The CEO of the insurance firm had a friend and former colleague who had recently joined a major software development and outsourcing firm in a senior capacity. The friend started to pitch his company’s new general insurance system. The pitch included the fact that the system was written in the latest, object oriented language and ran on open source software. The friend suggested the new system would reduce the insurance company’s ongoing operating costs, improve their ability to implement changes quickly and correctly and reduce the cost of those changes dramatically.
The CEO was swayed by the arguments and brought in the CIO and the VP’s of the two product lines to hear his friend’s pitch. The CIO saw the proposed solution as a way to get out of the legacy applications’ limitations and be able to offer shiny new technology to retain and attract new staff. The product lines VP’s saw the proposed solution as a way to increase operating profits. They all agreed it sounded great and so collaborated to recommend the project to the company’s Board. The Board approved the project.
The proposal approved by the board positioned the vendor’s system as a turnkey solution. All required functionality would be delivered by the vendor. The insurance company was responsible for building interfaces to other corporate applications including finance, management information, human resources, etc. The proposal included net annual savings of $2 million, an estimated cost of $5 million and a project timeframe of 48 months from inception to full benefit realization for both product lines.
The benefits would be realized from reduced hardware and operating software costs. A number of intangible benefits were identified but not quantified including faster implementation of changes, improved software quality and fewer operating problems resulting in greater productivity for administrative and operations support staff.
The CIO assigned a senior project manager to the project. The assigned PM had years of experience with the existing applications, knew the business and the key players and had reasonable success in the past although not on anything this large. The CIO expected to fill that experience gap by assigning experienced staff from the software company’s pool of PM’s.
The CIO also formed a steering committee that included himself, the two product line VP’s, the Director of Computer Operations and the head of Internal Audit. The steering committee was to meet monthly.
The assigned PM proceeded to line up staff from the two product lines to help define process requirements and test the new functionality as it was delivered. He brought a seasoned programmer analyst on board to work with the business staff and bridge to the vendor’s staff. The PM’s plan was to set up a test bed with the vendor’s software and have the business staff review functionality on a process by process basis. Gaps and differences in functional requirements would be documented and returned to the vendor to be addressed.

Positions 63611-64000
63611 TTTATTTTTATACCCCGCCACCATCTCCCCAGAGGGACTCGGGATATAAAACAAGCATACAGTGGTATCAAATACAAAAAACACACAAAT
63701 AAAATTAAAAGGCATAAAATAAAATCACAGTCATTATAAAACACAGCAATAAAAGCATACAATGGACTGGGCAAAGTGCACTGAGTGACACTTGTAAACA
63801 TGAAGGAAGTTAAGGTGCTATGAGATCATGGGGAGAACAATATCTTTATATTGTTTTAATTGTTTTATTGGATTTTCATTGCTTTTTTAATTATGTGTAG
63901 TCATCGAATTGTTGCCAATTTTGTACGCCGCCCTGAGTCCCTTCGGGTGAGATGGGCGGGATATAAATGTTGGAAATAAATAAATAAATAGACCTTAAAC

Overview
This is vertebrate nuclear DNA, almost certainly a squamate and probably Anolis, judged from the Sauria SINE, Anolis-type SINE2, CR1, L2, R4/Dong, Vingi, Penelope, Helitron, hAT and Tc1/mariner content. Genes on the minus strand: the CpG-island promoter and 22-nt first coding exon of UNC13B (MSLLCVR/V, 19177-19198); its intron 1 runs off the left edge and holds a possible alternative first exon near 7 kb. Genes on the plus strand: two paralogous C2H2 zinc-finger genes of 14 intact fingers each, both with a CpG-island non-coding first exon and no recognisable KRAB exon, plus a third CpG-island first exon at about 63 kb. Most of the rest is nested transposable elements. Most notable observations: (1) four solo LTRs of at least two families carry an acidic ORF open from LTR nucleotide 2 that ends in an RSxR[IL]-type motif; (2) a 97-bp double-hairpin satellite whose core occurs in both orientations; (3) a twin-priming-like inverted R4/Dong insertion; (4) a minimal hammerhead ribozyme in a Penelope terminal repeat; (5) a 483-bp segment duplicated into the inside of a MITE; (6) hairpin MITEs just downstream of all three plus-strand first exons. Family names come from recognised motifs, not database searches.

To get the test bed up and running, the PM approached the Director, Computer Operations to acquire and install the new hardware and operating system software and services. The PM’s request was met with total surprise. The Director claimed he didn’t have the budget, the staff or the space. It wasn’t on his priority list! A hastily called meeting with the CIO got the Director on side, reluctantly, secured the capital and expense funding, confirmed the priority and resolved the space issue.
Unfortunately, the director had little experience and minimal contacts in the open source technology space so an urgent appeal from the CIO to the application vendor yielded the necessary contacts to get the infrastructure ball rolling. However, it took three months for the necessary equipment and software to be delivered, installed, configured and made operational and to contract with the vendor for the staff with the required skills and experience.
Without the test bed to assess the functionality of the software, the PM turned to the vendor for application documentation the business staff could use to start the assessment. It took six weeks from the date of the request for an envelope to arrive. An envelope! The documentation consisted of a twenty-two page marketing brochure covering all the features, functions and capabilities the software would have. Would have! Further pushing and prodding by the PM revealed the startling truth – the system was still early in its development cycle and the core functionality for the personal line wouldn’t be finished for two years. There were no plans in place for the commercial insurance components but the vendor insisted that the plans were being worked on.